Culture & Society

What De-Weaponisation Of Durga Tells Us About Bengal’s Biggest Festival

In times of martialisation of deities with six-pack Ram, Shiva, and angry Hanuman, Durga puja stands in contrast as more and more pujas are featuring goddesses without weapons.

Idol of Goddess Durga at Vivekananda Sporting Club

At the pandal of Survey Park Sarbojonin Durgotsob Committee in south Kolkata, neither Goddess Durga nor her sons Kartik and Ganesh have any weapons in their hands. Devi Durga is killing Mahishasura with a pen and has books in other hands — not just any book but literary periodicals known as Little Magazines. Her children are also carrying little magazines. The puja is a tribute to Sandip Dutta, the late founder of Kolkata Little Magazine Library and Research Centre. 

This is not the only puja where the goddess has no weapons in her hands. Durga is supposed to have 10 weapons in her 10 hands. But for several decades, the trend of having the idol without any weapons has become popular in West Bengal’s Durga Puja, the biggest annual festival. This trend is seen more widely in what is popularly called ‘arter thakur’, referring to artistic representations of the deities.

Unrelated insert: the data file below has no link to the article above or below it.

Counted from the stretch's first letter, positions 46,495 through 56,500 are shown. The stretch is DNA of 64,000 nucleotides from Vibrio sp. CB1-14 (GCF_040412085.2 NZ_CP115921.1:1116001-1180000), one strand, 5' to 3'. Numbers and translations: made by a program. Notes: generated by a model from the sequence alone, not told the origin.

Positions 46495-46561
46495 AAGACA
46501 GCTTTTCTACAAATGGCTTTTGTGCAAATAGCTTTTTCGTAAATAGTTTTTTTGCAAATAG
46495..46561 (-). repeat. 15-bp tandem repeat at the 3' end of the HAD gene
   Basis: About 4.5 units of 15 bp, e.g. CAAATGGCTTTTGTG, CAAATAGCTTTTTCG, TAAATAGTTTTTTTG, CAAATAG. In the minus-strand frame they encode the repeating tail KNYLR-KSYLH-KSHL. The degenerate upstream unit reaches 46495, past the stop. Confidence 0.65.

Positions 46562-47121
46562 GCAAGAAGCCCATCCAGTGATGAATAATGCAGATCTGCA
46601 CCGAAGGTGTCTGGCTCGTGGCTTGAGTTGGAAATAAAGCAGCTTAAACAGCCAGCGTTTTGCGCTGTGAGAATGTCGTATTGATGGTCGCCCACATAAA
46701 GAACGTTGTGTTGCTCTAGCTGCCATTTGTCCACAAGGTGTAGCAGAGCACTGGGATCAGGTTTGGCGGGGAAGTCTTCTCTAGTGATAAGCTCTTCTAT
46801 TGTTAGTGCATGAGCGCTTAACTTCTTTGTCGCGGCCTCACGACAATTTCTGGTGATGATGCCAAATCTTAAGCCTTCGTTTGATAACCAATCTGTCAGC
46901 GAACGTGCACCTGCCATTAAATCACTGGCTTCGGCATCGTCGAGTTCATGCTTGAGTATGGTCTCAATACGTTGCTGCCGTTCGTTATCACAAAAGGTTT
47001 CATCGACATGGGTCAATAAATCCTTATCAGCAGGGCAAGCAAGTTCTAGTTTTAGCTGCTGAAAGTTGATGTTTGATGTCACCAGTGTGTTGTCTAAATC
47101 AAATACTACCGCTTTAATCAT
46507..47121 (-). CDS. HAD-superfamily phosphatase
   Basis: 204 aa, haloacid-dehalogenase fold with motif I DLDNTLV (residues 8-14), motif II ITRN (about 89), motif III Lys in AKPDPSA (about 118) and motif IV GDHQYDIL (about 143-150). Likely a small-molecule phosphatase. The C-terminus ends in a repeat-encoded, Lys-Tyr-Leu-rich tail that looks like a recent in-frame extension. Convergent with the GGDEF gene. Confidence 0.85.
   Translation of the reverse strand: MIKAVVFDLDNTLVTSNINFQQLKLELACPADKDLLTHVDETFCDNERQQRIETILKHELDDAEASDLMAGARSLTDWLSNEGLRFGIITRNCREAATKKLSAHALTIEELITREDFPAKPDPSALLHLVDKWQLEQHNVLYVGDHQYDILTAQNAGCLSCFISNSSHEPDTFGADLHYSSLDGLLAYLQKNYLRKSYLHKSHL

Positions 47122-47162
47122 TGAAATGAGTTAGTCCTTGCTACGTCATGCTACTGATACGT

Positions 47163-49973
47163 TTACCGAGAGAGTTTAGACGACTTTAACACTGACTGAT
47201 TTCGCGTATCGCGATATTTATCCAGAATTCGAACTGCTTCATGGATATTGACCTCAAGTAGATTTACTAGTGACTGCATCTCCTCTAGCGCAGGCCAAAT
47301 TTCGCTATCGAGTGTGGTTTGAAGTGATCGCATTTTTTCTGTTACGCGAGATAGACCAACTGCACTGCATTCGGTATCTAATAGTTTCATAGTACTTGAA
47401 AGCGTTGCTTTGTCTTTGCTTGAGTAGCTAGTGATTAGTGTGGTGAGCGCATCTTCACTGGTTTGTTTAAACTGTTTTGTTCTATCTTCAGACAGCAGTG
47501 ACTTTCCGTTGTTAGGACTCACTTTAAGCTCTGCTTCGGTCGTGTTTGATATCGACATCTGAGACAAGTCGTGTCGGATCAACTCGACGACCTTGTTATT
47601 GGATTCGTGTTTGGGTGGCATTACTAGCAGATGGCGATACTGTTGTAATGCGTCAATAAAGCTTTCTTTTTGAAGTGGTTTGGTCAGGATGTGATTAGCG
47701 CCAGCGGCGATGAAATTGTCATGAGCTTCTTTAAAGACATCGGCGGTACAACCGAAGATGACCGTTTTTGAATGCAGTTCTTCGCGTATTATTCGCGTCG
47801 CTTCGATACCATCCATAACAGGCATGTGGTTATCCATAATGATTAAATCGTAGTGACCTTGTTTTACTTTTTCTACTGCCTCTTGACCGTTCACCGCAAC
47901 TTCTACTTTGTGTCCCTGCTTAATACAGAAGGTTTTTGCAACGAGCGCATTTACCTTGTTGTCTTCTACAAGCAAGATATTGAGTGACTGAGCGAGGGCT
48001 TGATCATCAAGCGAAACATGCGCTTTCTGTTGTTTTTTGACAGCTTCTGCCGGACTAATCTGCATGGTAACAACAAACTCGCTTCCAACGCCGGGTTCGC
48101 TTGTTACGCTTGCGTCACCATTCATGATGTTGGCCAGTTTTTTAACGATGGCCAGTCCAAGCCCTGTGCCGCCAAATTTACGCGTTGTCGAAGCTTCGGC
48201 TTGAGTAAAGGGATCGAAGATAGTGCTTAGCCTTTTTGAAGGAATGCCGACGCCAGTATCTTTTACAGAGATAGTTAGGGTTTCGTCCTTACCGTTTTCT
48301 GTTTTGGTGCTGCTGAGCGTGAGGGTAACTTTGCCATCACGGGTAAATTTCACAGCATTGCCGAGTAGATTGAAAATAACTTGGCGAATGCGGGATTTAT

This has perhaps turned Bengal’s Durga into to most liberally represented deities in Hindu society. 

For example, at the Baghajatin Tarun Sangha’s puja in Kolkata, the theme is ‘Old Man and the Sea’. It’s on the fishing community and Durga and her children have ropes of fishing nets in their hands. At the pandal at Sulekha More near Jadavpur in south Kolkata, where the theme is environment, the goddess only has the trident in one of her hands and holds potted plants in the rest.  

At Ultadanga Sangrami club’s puja in north Kolkata, the goddess has flowers in all her hands. At Milan Mancha’s puja on Nabin Das Road in the northern outskirts of Kolkata, there is neither any weapon nor the Asur. At Darjipara Sarbojonin of north Kolkata, the Devi has the Vedas, the Upanishads, and Puranas in her hands. At Chorbagan Sarbojojin, she has only a trident in one hand.

Most of these are major pujas that draw thousands of visitors.

Idol of Durga with planters at Jadavpur Athletic Club Sandipan Chatterjee

This stands quite in contrast to the increasing martialisation of Hindu gods and goddesses under the influence of Hindu nationalists — from angry Hanuman to six-pack Ram and Shiva.